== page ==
Similar to the accommodation let-down on Day One, a 7.15 a.m. text message informed us that our 1.50 p.m. ferry was cancelled and would we like to leave at 9 that night, getting in to Holyhead gone midnight. Wonderful. All because the weather had prevented our smaller, faster ferry from sailing and the bigger Ulysses could better cleave the Irish Sea. We opted to leave the crossing until 8.05 Thursday morning; with hindsight a bad decision. Staying in a horrible and overpriced Dublin B&B overnight almost ruined our holiday, but we did manage a pleasant hour or so at Dublin’s National Gallery of Ireland and had a fine evening meal, drowning our sorrows with two bottles of Sauvignon – yes that’s right, one each.

Day Thirteen Thursday. Dublin–Holyhead–Ampthill
Sailed and drove all day to reach home after 5, a draining, door-to-door journey of ten and a half hours. My unbalanced dosha now correcting by drawing on reassuring familiarity – home.

Phew! Fin!










Aunty Lily

She had passed away in a nursing home on Saturday 8 June a few weeks after her 92ndbirthday. Lily was my last aunt or uncle. Well, there were only three to begin with.

Yesterday the 20th, we drove the 177 miles to Bury leaving at six in the morning  getting to the funeral director’s just in time to be second car following the hearse. Through the busy streets of Bury the route took us past Uncle Jack’s old house in Bell lane and a few seconds later past Lily’s in Bond Street, in which she had lived the last 40 years of her life. (Both these houses are owned by the council.) At one point as passed, a man walking a dog crossed himself. Our gentle procession left Bury for Radcliffe – broken only by having to give way to the siren and flashing of a fire engine – to get us to the crematorium and some fifty other mourners, including my sister and cousin. Since she was a lifelong non-practising Catholic it was a non-denominational service led by a beautifully-spoken Scottish humanist celebrant, who read out the eulogy written by Lily’s close friend, a local Conservative councillor (but I don’t hold that against her). The Lord’s Prayer did manage to get in somewhere. I also said a few nervous words ‘representing the Yates’ and declaimed Henley’s ‘Invictus’ as typical of Lily’s own indominable persona; I had read the same poem at Dad’s funeral.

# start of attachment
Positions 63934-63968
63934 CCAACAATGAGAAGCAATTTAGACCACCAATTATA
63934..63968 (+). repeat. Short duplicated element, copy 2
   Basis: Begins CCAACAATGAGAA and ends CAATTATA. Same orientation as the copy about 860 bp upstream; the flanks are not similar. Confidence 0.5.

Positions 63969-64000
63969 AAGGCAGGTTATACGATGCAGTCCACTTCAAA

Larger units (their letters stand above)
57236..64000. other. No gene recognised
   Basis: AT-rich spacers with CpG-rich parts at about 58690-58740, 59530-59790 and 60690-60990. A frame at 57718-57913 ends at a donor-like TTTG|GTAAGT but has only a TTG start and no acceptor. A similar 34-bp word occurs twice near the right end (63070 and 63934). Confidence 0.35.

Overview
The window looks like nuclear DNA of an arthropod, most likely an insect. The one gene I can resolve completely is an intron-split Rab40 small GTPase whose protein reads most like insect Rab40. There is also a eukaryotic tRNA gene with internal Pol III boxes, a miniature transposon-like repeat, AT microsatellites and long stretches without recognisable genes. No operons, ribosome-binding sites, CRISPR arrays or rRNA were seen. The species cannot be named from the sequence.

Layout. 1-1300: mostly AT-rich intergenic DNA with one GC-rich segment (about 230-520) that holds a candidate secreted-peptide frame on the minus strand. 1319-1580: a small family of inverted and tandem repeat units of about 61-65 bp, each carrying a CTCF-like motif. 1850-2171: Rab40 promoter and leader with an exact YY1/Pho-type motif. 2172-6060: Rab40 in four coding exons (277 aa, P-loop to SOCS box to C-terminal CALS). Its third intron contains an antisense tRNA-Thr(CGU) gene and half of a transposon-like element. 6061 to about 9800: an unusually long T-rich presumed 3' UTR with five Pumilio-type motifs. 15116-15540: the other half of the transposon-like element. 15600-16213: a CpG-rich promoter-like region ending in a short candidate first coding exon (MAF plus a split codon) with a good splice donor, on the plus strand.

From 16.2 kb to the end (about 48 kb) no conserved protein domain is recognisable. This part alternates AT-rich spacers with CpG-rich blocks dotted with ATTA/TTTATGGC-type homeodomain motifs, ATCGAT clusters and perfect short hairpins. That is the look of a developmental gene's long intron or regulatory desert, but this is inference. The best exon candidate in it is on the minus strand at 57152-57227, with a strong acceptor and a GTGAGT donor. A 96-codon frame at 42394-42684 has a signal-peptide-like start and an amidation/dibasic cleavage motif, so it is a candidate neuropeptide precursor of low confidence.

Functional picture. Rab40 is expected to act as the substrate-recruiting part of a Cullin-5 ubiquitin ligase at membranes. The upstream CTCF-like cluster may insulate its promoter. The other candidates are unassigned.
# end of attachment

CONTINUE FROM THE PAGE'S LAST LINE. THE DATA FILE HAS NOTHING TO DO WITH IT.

What you have to know about her is that despite her mother dying when she was a child, her first husband in 1948 a bad lot, her second man (Uncle Jack) no better, never having owned her own house, occupation barrow girl, predeceased by son Christopher with schizophrenia so bad that he had been in a secure unit for it when he died age 53, despite all that she was an energetic leading light in charitable movements for the mentally ill and their carers. For this she was awarded the MBE in 2007 and one of the highlights of my life was being with Lily at Buckingham Palace when the Queen pinned the gong on her. Lily lit up any room she entered; she was one of the loveliest human beings I have known, and I loved calling her ‘aunty’.

Afterwards, at Elton Liberal Club’s Sinatra bar (how she loved Frank!) we handful of cousin-survivors from Mum and Dad’s marriage gathered. There were never cousins on Mum’s side but from Dad’s only sister came Joanne who lives and works in Melbourne, and Melanie, sisters of John who died two years ago, age 48. So, aside from a couple of spouses (no disrespect) there were three of us present, in age order: Chris, Amanda and Melanie. Thin pickings when you compare with other families.

(Our day had not finished. On getting back in the late afternoon, I received am email from a good friend to say that his 44-year-old-son had that morning been killed in a car accident. Grief upon grief.)



73 Whitepit Lane

She’s bought now, three-up, three-down,
A place of rest for them, Mount Joy beckoning,
And what do I ponder on, now for me at home?

Will they rage at night, their ageing feuds extended,
Or will they be at peace, one for the other?
I think they still will battle, I wish each fair strength.
This land is dry, hot winds sweep the gums,
Fires rage inland, the soil has ulcers;
But it’s for her I weep, full of Mum and Dad and me.

And also for soft rain, for a low dark sky,
And sweet green grass, soothing a childhood sole,
And old shillings of bathwater, grudgingly poured.
I have seen her like the smudge on the horizon
Passing from the castaway, ignorant to his plight,
Quite still to the eye, soon a trick of disappearance.

Better that I think, ‘She’ll always be there’, like a